“It wasn’t heroism that brought Flight 1549 down safely. It was rigorous training that’s inbred in the U.S. aviation system. Pilots have to fly for years before they can command an airliner, and even experienced pilots must routinely train in simulators and pass ‘check rides’ at least once a year under the supervision of Federal Aviation Administration inspectors. … ‘In simulator training, we’re doing nothing but flying in all sorts of emergencies.’”
Actual rescue management operations provide an excellent opportunity for the organization to learn, enhance its risk management knowledge base, and have people better prepared to deal with the next challenge. Rescue management participants should be debriefed and lessons learned identified, validated, disseminated, and made available for others to access. Knowledge gained from this activity may necessitate changes to training, processes, and operations and potentially influence innovations to existing portfolios of products and/or services. Do not limit the applicability of lessons learned to the same function or industry; look for non-linear applicability as well. This post began with a focus on hospital care and moved to aviation safety. It's fitting then to provide a link to an excellent lessons learned report, "What Went Right - Lessons for the Intensivist From the Crew of US Airways Flight 1549." This report shows the applicability of effective aviation risk management that can "can help intensivists ... remain as focused and prepared for any emergency as the crew of Flight 1549."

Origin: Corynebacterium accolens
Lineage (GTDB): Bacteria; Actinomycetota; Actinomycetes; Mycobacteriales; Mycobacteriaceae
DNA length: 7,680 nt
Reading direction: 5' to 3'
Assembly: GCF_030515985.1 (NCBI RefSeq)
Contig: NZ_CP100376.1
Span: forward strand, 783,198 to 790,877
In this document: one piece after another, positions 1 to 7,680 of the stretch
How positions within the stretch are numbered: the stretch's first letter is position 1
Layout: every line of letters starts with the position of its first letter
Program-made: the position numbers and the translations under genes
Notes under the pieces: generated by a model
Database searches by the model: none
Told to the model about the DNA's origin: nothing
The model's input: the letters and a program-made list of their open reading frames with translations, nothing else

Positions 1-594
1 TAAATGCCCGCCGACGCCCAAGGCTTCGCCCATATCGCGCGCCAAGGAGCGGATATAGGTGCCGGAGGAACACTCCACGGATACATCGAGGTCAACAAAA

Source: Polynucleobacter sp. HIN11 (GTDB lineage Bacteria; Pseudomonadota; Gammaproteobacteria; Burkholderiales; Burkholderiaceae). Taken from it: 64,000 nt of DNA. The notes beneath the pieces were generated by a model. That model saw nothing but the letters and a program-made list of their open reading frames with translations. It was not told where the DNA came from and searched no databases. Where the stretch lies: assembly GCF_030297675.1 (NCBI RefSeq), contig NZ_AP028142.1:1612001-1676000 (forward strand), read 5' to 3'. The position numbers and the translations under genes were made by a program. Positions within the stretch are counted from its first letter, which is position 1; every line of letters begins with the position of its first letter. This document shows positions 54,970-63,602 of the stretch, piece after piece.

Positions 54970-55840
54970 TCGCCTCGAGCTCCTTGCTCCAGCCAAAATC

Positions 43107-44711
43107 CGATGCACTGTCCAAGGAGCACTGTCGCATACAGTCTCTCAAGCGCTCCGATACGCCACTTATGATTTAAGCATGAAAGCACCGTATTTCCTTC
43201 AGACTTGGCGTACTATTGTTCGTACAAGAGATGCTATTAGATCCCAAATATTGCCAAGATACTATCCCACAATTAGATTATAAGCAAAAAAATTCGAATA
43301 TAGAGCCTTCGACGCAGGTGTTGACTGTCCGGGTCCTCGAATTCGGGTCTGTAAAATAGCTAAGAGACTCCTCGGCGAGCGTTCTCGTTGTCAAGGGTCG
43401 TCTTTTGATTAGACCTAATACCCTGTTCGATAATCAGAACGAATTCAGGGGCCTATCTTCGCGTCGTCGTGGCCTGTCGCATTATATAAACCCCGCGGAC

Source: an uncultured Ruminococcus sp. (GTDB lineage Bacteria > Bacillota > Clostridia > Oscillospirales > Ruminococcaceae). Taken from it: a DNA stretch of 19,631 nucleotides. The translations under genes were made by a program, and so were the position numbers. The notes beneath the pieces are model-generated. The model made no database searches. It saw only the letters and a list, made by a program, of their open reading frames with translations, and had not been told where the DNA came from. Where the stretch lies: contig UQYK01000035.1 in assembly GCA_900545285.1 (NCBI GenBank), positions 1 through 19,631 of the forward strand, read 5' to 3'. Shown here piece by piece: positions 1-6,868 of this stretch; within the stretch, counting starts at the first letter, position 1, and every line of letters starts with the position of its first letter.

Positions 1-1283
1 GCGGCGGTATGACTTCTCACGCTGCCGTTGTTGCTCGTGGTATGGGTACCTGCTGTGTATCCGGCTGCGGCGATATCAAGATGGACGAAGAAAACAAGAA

In an interview, Captain Sullenberger stated: "One way of looking at this might be that for 42 years, I've been making small, regular deposits in this bank of experience: education and training. And on January 15 the balance was sufficient so that I could make a very large withdrawal."
Organizations should view their risk management actions in the same way - deposits "to **prepare** for the possibility" of things going wrong." That's only way difference-making rescue management will happen.